Blog post prepared by Christian Genova
Last week, I attended the Seeds of Change Conference at the Ann Harding Conference Centre, University of Canberra. It was the first conference that convened 280 academics and researchers from 45 countries who are working primarily on gender-related issues like women’s empowerment, inclusiveness, and gender equality in agriculture. This year’s overall theme was “Gender Equality through Agriculture Research for Development”. Prof. Naila Kabeer from the London School of Economics and Political Science (LSE), Prof. Katherine Gibson from Western Sydney University, Dr. Jane Curnow from the Australian Centre for International Agricultural Research (ACIAR), and Vicki Wilde from the Bill and Melinda Gates Foundation were the invited keynote speakers.
Prof. Kabeer discussed three main points to empower rural women. The first is to distinguish empowerment with economic empowerment. Prof. Kabeer cautioned that economic empowerment is only one of the three pathways to empowerment- with political and cultural empowerment as the other two. The second relates with knowing how agricultural intervention projects succeeded in improving women’s economic capabilities. According to her, one of the reasons why agricultural intervention projects failed in India is that rural extension services, for instance, often bypass women due to perception bias− women are not viewed as real farmers. When projects succeed, it managed to successfully integrate most of the structural constraints that create imbalances in access to resources and women’s agency. Therefore, identifying how it worked could ensure proper replication of these projects in other areas. The third one involves urging researchers to include sexual harassment in the empowerment agenda because it undermines the capabilities of girls and women.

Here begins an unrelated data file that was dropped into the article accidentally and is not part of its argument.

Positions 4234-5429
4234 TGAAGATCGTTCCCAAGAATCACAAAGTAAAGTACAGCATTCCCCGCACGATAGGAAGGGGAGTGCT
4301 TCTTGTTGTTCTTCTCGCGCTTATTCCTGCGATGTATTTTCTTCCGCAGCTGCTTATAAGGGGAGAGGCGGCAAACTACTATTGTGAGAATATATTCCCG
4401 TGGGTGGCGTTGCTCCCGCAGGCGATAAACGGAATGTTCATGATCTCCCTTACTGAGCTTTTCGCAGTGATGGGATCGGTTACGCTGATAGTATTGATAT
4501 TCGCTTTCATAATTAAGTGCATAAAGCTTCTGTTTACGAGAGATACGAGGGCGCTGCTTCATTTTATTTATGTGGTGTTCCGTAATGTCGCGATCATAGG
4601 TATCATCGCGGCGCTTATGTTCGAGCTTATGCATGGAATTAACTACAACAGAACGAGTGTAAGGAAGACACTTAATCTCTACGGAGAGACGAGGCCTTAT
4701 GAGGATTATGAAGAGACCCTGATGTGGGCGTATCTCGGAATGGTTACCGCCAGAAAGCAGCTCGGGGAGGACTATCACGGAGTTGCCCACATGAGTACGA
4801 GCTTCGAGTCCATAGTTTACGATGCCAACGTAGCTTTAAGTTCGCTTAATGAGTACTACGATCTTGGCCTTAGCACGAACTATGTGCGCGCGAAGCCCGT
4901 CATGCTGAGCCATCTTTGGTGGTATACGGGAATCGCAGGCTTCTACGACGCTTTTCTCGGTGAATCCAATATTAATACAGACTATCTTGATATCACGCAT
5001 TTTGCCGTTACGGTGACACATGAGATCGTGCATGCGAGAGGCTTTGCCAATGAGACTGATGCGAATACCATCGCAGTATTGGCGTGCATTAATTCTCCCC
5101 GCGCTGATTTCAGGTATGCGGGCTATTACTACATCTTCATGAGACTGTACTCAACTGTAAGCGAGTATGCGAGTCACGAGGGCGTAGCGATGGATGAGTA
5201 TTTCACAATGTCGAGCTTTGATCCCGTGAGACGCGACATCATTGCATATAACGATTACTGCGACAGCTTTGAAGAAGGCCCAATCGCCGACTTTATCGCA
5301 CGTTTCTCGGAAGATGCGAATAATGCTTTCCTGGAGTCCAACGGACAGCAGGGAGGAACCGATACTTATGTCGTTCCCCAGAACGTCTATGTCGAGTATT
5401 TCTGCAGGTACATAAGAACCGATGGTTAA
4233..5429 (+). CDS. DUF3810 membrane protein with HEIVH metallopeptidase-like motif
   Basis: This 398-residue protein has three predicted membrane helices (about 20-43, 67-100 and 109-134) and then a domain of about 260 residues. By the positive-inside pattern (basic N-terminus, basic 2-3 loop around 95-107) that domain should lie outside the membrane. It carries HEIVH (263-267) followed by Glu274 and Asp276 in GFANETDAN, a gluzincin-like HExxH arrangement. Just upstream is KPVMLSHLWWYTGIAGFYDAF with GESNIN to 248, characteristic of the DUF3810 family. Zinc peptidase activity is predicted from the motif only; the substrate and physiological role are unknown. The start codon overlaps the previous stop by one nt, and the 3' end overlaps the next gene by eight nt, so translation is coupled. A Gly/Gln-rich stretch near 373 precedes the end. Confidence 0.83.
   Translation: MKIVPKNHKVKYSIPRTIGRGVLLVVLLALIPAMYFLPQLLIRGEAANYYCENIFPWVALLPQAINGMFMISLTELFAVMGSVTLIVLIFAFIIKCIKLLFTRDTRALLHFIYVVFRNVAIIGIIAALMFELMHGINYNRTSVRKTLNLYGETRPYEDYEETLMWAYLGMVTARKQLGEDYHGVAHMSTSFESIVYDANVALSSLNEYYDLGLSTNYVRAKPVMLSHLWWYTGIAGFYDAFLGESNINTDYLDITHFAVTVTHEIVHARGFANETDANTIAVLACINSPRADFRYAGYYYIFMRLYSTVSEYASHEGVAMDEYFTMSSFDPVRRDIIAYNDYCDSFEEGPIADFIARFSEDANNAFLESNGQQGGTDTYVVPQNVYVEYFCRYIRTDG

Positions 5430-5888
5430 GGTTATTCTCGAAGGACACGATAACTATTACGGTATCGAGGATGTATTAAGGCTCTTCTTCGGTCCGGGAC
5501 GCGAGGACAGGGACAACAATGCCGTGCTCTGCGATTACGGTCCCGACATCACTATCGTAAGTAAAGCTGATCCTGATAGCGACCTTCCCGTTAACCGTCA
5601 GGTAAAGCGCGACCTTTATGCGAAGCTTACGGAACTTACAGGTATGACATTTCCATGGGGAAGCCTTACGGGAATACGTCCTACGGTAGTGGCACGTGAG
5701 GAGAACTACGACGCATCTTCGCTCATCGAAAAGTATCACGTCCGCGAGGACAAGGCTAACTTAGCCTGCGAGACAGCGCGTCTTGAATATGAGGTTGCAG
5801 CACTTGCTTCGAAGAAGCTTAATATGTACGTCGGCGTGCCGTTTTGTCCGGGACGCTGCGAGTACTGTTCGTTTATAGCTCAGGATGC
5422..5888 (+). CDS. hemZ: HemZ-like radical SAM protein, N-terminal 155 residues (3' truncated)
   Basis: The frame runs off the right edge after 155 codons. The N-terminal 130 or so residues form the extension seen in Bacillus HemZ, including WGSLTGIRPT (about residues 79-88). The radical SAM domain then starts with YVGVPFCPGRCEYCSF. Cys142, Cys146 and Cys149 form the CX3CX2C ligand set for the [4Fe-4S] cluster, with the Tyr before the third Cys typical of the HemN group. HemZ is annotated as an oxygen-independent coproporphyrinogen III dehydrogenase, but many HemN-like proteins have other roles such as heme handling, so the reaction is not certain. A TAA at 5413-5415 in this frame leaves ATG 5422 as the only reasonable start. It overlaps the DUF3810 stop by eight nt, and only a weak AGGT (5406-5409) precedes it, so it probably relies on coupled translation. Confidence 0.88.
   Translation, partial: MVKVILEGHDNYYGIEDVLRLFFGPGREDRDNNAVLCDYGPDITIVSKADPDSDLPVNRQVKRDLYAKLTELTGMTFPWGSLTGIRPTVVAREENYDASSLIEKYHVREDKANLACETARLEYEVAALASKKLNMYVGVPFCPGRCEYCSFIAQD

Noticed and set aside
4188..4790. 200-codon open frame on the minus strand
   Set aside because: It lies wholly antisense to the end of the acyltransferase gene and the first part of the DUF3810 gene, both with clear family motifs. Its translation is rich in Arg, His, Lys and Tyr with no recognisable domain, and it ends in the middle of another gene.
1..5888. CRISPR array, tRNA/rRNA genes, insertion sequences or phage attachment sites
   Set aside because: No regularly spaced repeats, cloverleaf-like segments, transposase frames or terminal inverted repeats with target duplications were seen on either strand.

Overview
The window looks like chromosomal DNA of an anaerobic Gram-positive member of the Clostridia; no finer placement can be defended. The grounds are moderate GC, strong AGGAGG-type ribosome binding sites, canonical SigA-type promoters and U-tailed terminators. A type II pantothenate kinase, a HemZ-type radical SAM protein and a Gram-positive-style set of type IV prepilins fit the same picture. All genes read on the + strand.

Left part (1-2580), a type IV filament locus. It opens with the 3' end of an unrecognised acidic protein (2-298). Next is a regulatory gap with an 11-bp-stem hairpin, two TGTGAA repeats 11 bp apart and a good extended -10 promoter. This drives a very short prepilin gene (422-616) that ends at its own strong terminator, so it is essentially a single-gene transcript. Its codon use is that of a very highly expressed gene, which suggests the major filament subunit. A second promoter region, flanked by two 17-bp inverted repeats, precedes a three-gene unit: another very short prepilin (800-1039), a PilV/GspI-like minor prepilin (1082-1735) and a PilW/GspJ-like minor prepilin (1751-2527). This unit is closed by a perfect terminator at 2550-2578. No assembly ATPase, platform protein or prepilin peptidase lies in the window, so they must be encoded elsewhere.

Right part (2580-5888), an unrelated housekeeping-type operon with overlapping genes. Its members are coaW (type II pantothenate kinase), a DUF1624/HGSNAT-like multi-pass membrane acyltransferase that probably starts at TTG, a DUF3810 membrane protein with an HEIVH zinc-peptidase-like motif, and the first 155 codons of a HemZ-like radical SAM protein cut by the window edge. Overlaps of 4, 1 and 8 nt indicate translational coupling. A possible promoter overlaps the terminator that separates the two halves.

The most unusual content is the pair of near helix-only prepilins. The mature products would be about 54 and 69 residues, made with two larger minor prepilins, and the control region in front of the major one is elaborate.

The two speakers from the funding agencies, Dr. Jane Curnow from ACIAR and Vicki Wilde from Bill and Melinda Gates Foundation, focused their keynote speeches on collaboration and inclusiveness, respectively. Dr. Curnow admonished everyone that while gender research provoke fear of “losing resources in a zero-sum competition for dollars”, collaboration is crucial to prepare for the inevitable push back. Ms. Wilde stressed the importance of inclusive agricultural transformation, with emphasis on women’s economic empowerment through market inclusion. She stressed the need for a rigorous compilation of evidence by gender to help smallholder farmers, and women and girls in particular, increase their assets, improve their income and their decision-making abilities over the use of those incomes, and ultimately influence system change.
I presented two papers that highlight the use of a modified Abbreviated-Women’s Empowerment in Agriculture Index (A-WEAI) in my PhD research. WEAI is a multi-dimensional tool that assesses the level of empowerment in five domains: (1) decisions about agricultural production; (2) access to and decision-making power about productive resources; (3) control of the use of income; (4) leadership in the community; and (5) time allocation to primary productive and domestic tasks.